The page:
Since a quick Amazon search didn't turn up anything, I thought I'd check with De Novo readers:
Does anyone know of a good book that reviews property rights, particularly those in land, in the history of the area that is now the United States? Having recently discussed Native American losses with a friend (one who is strongly of the opinion that there's no reason to care about them), I've been thinking about the difficulty in translating one group's conceptions of land rights for a group with no such conceptions. There's also the use of land reform -- often disastrous, as in Communist nations' collectives or Zimbabwe's cronyist incompetence, but sometimes helpful, as in South Korea and Taiwan -- to enact social justice. I suppose the Homestead Act would be the major U.S. land reform, one that embedded the not-wholly-voluntary transfer from Native Americans and others into the government's grants to white citizens. But that seemed less of a social justice initiative than an attempt to get people living on newly acquired lands so they would have a stake in defending them from the peoples recently removed. The United Kingdom seems to have been engaging in land reform quite recently, and a Sunday Times piece claims that the old aristocracy and landed gentry still own 30% of the land. Or at least the land whose ownership anyone knows for a certainty; apparently the English and Welsh keep lousy records, whereas the Scottish are better. (The article is quite fun to read, if for no reason other than the writer's terrific scorn for titled and acred men.)
Just now I was reading TNR's review of Eric Foner's Forever Free: The Story of Emancipation and Reconstruction. The reviewer says (emphasis added),
Foner therefore begins the slavery chapter (the first, and the longest, in the book) with an account of General Sherman's meeting with twenty black ministers (most of whom had been slaves at some point in their lives) in Savannah, Georgia in early January 1865. Here we learn of the richness and the density of black hopes at the moment of emancipation. Defining freedom as the opportunity to "reap the fruit of our own labor, and take care of ourselves," one of the ministers, speaking for the group, thought it necessary "to have land, and turn it and till it by our own labor." Three days later, Sherman issued his Field Orders No. 15, reserving 400,000 acres of prime plantation land along the coasts of South Carolina and Georgia for exclusive black settlement, to be divided into forty-acre plots and made available to black families together with the use of army mules (the basis of the expression "forty acres and a mule").I'd really like to read a book that mixes history with political philosophy to explain how people at different times and places on the continent understood the ownership of land. There's a kind of fictional/ anecdotal reason to believe the sentence I bolded, inasmuch as the real fury and fear of loss in the Civil War and Reconstruction-set novel Gone with the Wind is directed at the threat to the heroine's home and especially land. The author may have done this so the protagonist would be sympathetic to readers, particularly those whose families had never owned slaves but had owned land; Scarlett's determination that she would burn Tara down and salt the earth before letting her enemies take it at tax auction is much more palatable than a similar attitude toward her slaves would have been. But it's still socially destructive, and though obviously much less serious than the worst violation of individual rights, not something that we would find understandable if we had less a sense of land rights.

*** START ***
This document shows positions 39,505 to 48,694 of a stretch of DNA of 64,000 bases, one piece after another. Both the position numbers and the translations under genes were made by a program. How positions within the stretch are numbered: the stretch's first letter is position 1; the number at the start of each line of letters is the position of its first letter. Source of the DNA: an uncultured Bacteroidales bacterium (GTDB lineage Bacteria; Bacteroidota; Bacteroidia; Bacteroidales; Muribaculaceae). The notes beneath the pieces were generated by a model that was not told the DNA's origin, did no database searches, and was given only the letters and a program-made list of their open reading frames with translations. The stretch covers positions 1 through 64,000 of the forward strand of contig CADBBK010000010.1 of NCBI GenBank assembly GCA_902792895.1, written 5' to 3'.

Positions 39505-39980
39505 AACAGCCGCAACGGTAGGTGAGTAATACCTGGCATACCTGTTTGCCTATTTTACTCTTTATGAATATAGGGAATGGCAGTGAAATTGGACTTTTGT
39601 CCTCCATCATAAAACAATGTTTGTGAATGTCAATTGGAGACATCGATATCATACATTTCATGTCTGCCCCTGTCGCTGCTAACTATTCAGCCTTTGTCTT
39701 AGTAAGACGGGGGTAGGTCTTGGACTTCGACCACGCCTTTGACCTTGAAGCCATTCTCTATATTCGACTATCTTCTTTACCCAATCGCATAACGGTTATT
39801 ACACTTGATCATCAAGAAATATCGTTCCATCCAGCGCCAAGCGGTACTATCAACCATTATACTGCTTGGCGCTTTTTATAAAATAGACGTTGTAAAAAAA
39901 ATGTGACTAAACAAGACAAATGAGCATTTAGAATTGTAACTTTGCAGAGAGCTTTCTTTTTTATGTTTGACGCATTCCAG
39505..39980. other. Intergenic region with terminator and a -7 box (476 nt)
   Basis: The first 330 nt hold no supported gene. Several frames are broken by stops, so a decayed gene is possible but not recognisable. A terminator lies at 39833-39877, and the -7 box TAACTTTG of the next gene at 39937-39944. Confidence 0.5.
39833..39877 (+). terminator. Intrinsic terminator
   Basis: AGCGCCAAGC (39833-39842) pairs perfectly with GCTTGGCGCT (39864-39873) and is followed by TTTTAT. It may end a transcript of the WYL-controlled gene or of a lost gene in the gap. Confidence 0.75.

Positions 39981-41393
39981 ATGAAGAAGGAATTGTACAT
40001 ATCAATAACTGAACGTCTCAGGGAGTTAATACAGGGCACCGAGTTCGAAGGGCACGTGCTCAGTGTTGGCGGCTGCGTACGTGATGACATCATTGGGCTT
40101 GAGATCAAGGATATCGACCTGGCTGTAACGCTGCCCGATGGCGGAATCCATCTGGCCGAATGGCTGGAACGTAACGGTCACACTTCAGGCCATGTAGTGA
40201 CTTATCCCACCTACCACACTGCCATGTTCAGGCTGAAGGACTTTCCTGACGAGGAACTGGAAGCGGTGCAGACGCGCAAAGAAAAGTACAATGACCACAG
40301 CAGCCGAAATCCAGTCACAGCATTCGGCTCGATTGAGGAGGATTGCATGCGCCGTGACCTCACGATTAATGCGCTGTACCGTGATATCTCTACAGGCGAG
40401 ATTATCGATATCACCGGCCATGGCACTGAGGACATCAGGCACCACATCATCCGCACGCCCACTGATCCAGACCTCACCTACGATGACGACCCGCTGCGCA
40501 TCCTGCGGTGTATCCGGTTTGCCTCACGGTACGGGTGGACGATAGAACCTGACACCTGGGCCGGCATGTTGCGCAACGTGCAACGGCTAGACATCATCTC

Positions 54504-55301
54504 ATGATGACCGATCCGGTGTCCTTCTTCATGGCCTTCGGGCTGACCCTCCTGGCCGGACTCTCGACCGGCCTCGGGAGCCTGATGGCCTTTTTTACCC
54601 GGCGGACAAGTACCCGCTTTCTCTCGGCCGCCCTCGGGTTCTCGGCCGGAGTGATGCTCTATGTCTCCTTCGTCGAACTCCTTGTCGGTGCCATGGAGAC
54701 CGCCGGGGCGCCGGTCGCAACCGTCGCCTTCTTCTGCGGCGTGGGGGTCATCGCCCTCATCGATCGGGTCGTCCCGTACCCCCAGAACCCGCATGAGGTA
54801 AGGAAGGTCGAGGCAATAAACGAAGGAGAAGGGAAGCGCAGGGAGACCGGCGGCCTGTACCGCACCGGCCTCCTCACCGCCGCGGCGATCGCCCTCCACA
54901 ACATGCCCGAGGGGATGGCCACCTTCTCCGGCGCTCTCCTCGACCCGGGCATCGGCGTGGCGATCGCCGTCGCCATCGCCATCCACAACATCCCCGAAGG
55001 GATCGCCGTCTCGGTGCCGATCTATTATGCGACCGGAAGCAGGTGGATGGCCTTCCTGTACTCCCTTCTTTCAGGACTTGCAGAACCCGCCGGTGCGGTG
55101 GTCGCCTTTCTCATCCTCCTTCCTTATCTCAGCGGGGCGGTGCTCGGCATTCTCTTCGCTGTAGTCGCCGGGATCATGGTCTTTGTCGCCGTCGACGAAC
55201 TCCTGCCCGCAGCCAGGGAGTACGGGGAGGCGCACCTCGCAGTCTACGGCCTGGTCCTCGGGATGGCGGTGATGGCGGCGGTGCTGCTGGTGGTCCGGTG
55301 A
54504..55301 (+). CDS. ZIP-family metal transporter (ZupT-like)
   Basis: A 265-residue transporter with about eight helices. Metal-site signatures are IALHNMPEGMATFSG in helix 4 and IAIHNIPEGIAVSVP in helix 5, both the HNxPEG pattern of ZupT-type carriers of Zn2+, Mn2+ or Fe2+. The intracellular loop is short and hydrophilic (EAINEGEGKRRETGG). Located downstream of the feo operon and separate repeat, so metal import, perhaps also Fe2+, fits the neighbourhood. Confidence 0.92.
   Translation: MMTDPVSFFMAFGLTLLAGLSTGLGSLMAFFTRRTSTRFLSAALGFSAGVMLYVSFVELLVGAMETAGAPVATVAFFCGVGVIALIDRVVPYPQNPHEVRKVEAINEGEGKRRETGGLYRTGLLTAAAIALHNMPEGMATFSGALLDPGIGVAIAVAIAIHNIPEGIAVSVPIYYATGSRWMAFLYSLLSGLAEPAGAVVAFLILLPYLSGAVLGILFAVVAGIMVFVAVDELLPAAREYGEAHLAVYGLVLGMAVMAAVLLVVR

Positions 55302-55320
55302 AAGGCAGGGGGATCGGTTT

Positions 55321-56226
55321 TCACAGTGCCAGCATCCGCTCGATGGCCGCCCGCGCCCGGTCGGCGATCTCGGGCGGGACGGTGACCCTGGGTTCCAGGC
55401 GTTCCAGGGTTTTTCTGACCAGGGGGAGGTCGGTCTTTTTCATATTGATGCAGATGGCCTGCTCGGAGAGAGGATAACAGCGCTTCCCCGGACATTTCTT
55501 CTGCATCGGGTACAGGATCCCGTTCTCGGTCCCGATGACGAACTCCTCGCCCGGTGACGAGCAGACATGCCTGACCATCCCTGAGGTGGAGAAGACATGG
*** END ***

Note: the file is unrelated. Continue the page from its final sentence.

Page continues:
Rarely have the aspirations and sensibilities of slaves and freedpeople -- or of any working people -- made themselves felt so directly on public policy, and toward what were unmistakably revolutionary ends. The freedpeople had some allies in the national government, and also among the Northern public, who supported land reform not only to place black freedom on a secure basis but also fully to break the back of the antebellum slaveocracy and the plantation system over which it had presided: to create in the South a society more resonant with what they valued in the North. But land reform threatened property rights throughout the nation, in a way in which the abolition of property in slaves never quite did; and so those allies were relatively few in number and summarily defeated. The social revolution of the middle period would have clear limits.